Tensions remain high over New Jersey bear hunt

New Jersey wildlife officials have expanded bear hunting in the state, drawing criticism from animal welfare activists.

Barbara Goldberg/Reuters/File
A black bear stands in a wooded area in Newton, New Jersey, in July.

As the state prepares to expand its bear hunting season this year, animal activists and other critics vow to continue their fight against what they say is its misguided bear management policy.

Besides the annual hunt in December, a new six-day hunting season will be added in October. Wildlife officials say three days will be reserved for bowhunting and three will allow hunting with bows and arrows and muzzle-loading guns.

Hunters also will be able to take two bears, not one, but the bears must be killed in separate seasons.

State wildlife officials have touted the annual hunt as an important part of controlling the bear population and minimizing run-ins with humans, particularly in the northern part of New Jersey known as bear country.

Republican Gov. Chris Christie, a presidential contender, was pressed by voters in New Hampshire on Sunday about his decision to authorize abear hunt.

"New Jersey has been overrun by black bears. We've been overrun," Christie told several hundred people at his first town hall of the year. "They're coming into neighborhoods. They're coming into homes."

He said the problem has struck close to home for him: Campaign workers at his headquarters in Morristown went out for lunch recently and encountered a black bear in a tree three blocks away.

But the bear hunt continues to draw fire from animal welfare activists and others who say it's inhumane and unnecessary. The new October huntingseason is drawing the most concern from activists, who fear hunters using arrows will more likely wound or maim the animals instead of killing them.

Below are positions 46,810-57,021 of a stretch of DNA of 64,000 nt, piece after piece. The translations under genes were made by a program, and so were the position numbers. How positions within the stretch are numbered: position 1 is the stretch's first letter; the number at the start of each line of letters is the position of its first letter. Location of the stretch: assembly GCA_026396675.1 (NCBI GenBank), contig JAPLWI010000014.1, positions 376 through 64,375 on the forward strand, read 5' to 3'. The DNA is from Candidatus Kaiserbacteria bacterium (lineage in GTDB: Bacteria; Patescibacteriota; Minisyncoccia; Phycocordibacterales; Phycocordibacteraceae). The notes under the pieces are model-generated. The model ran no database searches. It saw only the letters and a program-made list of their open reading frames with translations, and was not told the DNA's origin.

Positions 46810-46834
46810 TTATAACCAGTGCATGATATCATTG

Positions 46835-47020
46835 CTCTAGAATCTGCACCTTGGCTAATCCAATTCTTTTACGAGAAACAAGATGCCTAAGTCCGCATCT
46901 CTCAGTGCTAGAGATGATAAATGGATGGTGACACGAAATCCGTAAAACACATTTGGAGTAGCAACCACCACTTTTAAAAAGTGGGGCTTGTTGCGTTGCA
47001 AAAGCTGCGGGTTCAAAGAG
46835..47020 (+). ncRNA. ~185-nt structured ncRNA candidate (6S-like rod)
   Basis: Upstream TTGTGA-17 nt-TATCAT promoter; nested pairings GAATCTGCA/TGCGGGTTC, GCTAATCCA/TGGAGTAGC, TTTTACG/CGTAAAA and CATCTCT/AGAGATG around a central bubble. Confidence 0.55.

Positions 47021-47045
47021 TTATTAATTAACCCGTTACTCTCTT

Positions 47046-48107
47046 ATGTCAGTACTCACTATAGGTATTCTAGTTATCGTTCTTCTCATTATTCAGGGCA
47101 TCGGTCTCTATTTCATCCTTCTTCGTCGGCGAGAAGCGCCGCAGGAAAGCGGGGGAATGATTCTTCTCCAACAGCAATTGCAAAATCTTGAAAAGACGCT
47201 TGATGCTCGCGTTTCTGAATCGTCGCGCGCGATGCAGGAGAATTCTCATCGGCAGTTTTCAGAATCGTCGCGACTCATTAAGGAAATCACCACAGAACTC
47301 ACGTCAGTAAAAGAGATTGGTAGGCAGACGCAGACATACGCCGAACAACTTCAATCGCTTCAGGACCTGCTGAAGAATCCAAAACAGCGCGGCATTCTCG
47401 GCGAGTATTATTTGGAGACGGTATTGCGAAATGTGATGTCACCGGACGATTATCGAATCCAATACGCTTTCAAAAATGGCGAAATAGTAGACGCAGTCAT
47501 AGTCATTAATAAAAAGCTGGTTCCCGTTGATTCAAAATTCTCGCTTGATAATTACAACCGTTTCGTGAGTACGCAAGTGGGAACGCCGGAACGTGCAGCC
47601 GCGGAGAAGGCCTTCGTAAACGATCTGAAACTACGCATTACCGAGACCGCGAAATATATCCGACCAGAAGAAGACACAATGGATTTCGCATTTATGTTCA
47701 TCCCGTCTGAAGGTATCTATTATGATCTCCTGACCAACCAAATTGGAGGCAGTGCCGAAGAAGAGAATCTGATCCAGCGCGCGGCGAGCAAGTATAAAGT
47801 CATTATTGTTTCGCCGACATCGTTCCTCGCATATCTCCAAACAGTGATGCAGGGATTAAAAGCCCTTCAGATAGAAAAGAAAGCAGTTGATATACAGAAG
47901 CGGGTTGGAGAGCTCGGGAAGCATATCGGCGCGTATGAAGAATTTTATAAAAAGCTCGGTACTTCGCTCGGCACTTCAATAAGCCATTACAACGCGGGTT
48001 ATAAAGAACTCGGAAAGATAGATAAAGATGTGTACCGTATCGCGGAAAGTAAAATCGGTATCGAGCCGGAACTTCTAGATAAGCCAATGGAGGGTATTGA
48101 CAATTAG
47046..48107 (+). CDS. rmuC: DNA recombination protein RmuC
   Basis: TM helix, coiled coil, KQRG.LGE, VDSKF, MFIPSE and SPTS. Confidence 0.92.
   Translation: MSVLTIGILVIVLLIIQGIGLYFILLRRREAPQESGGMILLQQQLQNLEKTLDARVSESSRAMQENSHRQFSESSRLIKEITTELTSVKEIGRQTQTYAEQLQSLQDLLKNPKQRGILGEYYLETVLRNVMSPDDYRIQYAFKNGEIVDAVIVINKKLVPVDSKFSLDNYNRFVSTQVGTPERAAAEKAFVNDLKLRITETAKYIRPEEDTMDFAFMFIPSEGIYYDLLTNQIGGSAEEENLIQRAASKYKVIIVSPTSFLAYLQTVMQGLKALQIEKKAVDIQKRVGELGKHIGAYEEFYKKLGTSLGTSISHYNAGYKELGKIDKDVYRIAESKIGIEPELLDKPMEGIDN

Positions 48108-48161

"It's very hard to drop a 400-pound bear with one arrow," said Jeff Tittel, director of the New Jersey Sierra Club. "This is an example of the (Department of Environmental Protection) doubling down on a failed policy. We have had six bear hunts in a row but still have the same number of aggressive bears and more bear-related problems."

New Jersey resumed state-regulated bear hunting in 2003 after a ban that lasted more than 30 years. Another hunt was held in 2005, and in 2010 the state instituted an annual hunt.

Critics have said the state should instead enforce garbage management policies and laws prohibiting the feeding of bears. Activists have also called for using aversion therapy, which trains bears to be afraid of humans and to avoid them, and birth control measures to help keep the population under control.

State officials conducted a study on bear birth control techniques several years ago but concluded hormone implants, surgical procedures, chemicals and vaccines weren't feasible.

Hunters killed 510 bears during the December hunt, the Department of Environmental Protection said. State officials estimate 3,500 bears live in New Jersey north of Interstate 80, roughly the upper one-eighth of the state.

"Hunting is an important tool in maintaining an ecological balance with our black bear population and is necessary to reduce the potential for conflicts between bears and people," DEP Commissioner Bob Martin has said.

Black bears serve an important role in healthy ecosystems. They can travel great distances and disperse the seeds of many different plant species while feeding on fruits and berries. They can also clear out small amounts of vegetation while foraging, which opens up space for other plants. But there are concerns some may be going hungry due to the bear population density being too high, officials said.

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